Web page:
In South Korea, Ferry Disaster Still Claiming Victims

In South Korea, Ferry Disaster Still Claiming Victims
A mother and her daughter tie yellow ribbons with messages for missing passengers and victims aboard the sunken ferry Sewol at a group memorial altar in Seoul, South Korea, July 28, 2014 (AP photo by Lee Jin-man).

SEOUL, South Korea—Last week, South Korea marked 100 days since the ferry disaster that left 304 people dead, most of them young high school students. The sinking of the Sewol, as the ship was named, has grown into much more than a heartbreaking tragedy. It has become a landmark event in the country’s history, one whose impact on South Korea’s politics, economy and self-image continues to grow. Memorials to the dead are visible throughout Seoul, and the sounds of continuing protests by relatives of the victims and their supporters can be heard across the city.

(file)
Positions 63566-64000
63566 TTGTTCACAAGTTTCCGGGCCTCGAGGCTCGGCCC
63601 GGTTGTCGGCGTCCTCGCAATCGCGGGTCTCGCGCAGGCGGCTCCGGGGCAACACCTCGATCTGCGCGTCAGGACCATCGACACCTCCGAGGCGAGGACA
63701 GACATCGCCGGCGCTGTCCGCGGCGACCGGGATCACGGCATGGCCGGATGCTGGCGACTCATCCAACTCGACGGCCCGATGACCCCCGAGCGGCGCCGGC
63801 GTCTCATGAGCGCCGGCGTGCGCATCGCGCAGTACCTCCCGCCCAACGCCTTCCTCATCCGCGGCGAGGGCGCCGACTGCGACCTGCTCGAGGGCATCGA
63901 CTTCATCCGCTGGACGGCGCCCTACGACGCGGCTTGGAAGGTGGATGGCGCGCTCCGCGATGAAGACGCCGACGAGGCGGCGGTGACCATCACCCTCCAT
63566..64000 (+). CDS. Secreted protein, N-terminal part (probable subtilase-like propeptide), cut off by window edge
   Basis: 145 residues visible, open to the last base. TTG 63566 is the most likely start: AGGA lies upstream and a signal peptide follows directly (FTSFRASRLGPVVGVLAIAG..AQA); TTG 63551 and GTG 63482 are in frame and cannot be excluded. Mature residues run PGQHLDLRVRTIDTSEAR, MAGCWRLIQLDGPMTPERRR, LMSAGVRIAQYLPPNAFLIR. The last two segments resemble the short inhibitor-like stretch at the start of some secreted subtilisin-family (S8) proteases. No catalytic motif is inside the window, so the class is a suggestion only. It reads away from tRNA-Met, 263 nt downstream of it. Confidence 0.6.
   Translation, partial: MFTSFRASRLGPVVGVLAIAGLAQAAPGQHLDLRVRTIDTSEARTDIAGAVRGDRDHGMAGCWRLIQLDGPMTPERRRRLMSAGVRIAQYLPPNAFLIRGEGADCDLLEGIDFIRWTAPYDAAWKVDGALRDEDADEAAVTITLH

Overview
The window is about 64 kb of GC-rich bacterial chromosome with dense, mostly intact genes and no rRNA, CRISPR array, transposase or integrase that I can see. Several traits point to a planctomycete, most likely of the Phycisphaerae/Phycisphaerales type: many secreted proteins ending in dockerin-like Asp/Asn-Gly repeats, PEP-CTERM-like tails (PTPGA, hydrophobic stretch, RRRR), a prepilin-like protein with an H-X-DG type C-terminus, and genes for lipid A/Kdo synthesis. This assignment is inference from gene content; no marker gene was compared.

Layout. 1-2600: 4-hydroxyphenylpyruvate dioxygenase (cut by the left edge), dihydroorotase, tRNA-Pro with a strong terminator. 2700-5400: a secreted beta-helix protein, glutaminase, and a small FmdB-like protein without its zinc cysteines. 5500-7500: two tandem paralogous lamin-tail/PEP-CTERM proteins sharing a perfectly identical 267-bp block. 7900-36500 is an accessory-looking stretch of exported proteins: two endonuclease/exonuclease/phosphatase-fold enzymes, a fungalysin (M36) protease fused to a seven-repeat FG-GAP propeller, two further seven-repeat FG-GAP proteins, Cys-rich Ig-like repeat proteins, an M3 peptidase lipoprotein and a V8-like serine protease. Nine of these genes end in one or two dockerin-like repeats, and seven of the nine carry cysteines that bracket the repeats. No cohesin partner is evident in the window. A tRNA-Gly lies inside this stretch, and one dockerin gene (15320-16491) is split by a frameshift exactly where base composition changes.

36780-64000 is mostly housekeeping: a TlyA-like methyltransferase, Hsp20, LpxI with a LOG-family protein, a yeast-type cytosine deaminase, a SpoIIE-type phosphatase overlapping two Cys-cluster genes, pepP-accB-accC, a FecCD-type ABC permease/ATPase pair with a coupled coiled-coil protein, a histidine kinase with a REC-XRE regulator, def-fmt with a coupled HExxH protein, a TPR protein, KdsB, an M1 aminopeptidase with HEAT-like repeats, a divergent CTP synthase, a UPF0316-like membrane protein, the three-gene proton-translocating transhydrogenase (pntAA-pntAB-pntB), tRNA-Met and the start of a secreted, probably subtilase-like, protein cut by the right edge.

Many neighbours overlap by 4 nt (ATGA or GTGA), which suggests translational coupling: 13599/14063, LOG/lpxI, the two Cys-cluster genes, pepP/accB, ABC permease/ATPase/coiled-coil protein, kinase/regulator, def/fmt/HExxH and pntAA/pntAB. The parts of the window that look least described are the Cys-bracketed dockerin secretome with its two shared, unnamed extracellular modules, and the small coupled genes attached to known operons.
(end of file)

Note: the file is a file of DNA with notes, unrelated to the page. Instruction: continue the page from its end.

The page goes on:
More than anything, the Sewol has transformed the relationship between South Korean citizens and their government.

To understand the after effects of the ferry disaster, it is necessary to grasp the magnitude of incompetence that doomed the rescue effort and the endemic corruption that set the conditions for the ship to sink.

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